“For us, culture is pivotal to our success and our leadership sets the tone for that”, she said. “Our leaders actually help to build and develop our culture which is built around certain tenets which go back 13 years and is all around creating an environment based on purpose, innovation, collaboration, and transformation. And underpinning that is leveraging technology.”
The digital culture even extends to future employees. “We start before people join us”, Murphy said. “We ask what technology they want to use; are they an iPhone or an Android user? Would you prefer to use a Mac or a PC? We make sure from a technology perspective that it is as easy as possible and from day one.”
And new employees might be a little surprised by their welcome. “We say to them we know you are going to leave us some day but for however long you are with us, hopefully over many years, we want you to leverage every opportunity to become a better professional. We teach them how to use social media, not just our own but others, we help them to blog, to create an amazing LinkedIn profile, we also spend quite a bit of time teaching them to use collaboration tools including many from Microsoft.”
Gerard McDonough agreed that leadership, training and education are vitally important to fostering a digital culture. “PwC every year for the past 21 years has produced a CEO Global Survey and release it at Davos”, he said. “The survey this year is called ‘the anxious optimist in the corner’. CEOs are very conscious of the digital workplace and of what they need to try and do. And when they look amongst their own leadership teams they think 69 per cent of them are not sufficiently digitally aware.”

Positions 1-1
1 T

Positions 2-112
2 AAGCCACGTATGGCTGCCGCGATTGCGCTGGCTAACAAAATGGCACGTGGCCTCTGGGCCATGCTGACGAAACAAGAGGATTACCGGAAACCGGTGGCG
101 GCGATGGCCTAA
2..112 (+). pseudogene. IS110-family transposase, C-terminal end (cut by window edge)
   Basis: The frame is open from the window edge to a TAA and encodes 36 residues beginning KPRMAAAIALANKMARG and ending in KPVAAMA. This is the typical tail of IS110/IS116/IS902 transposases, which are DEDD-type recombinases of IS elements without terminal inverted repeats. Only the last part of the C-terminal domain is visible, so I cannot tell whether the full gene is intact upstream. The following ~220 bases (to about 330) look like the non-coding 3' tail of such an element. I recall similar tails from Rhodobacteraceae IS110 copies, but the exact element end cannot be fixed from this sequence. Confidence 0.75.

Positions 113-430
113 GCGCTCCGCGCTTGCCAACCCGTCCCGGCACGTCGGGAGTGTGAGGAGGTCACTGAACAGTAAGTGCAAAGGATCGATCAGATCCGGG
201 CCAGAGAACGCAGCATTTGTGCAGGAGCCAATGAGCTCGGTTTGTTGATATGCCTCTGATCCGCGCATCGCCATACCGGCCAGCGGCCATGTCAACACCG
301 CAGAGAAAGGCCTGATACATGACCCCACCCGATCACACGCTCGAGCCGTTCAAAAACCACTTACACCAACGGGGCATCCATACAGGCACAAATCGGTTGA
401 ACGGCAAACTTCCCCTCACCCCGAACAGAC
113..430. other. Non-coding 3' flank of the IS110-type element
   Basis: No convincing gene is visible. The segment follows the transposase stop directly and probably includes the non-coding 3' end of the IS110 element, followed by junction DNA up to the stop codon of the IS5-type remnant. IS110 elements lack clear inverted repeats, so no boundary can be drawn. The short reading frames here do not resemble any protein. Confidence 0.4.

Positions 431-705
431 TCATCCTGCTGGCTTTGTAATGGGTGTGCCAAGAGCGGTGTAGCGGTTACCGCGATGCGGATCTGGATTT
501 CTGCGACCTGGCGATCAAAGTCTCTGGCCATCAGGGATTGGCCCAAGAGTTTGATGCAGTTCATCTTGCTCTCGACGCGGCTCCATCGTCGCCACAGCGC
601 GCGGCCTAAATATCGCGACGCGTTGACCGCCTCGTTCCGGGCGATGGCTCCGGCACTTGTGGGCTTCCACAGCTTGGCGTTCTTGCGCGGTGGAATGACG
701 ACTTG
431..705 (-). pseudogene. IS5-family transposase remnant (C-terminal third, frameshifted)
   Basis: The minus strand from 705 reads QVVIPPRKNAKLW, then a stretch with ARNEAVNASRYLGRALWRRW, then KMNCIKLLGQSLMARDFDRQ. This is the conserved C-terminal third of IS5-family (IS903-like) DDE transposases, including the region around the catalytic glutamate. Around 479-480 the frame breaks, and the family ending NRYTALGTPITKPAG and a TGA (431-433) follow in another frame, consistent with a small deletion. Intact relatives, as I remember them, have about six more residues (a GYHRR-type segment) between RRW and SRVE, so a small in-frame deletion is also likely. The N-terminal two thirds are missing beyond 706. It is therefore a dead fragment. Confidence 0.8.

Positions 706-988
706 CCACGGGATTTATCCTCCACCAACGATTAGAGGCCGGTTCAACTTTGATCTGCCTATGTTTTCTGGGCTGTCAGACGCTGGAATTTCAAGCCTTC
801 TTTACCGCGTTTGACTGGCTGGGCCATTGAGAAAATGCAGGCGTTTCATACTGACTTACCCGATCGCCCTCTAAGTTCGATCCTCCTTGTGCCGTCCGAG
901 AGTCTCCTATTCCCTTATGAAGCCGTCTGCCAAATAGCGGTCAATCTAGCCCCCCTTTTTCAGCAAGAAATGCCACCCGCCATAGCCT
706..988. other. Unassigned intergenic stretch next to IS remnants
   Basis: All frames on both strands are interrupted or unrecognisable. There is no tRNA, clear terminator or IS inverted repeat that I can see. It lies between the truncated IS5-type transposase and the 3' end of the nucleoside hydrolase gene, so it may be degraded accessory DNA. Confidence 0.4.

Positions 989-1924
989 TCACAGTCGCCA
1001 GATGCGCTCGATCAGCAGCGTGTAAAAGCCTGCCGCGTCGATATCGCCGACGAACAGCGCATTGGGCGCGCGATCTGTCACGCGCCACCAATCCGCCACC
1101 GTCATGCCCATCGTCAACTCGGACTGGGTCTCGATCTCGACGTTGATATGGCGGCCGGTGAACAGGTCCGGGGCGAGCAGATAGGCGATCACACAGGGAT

This doesn’t mean ability to programme code which is taken almost as a given. It means the ability to take those technologies and leveraging them. “Unless you’ve got the mindset, the creativity and the emotional intelligence, you’re not going to be able to leverage man and machine. It’s not about the robots taking over; it’s how you work in partnership. Creating a positive workplace environment is the number one thing a CEO can do to create a digital culture.”
Some CEOs have gone even further. “Education is critical. It’s not about the job you do it’s the skills you have. If you think you’re going to protect people by protecting jobs you’re going to be at a disadvantage. If you protect them by training them and reskilling you stand a much better chance of success.”
Looking to the future, Maeve McElwee said that a digital culture is required if organisations are to benefit from advances in areas like remote working. “One of the big issues which has arisen in our challenged housing environment is the ability to allow people to work remotely”, she said. “The biggest blocker that companies have found is not staff willingness or the technology, it is managers, because they had no idea how to manage a more remote workforce. So, what we’re seeing is a huge investment in managers and management skills to address this. That’s having a knock-on effect in driving the adoption of more digital methods of working within businesses.”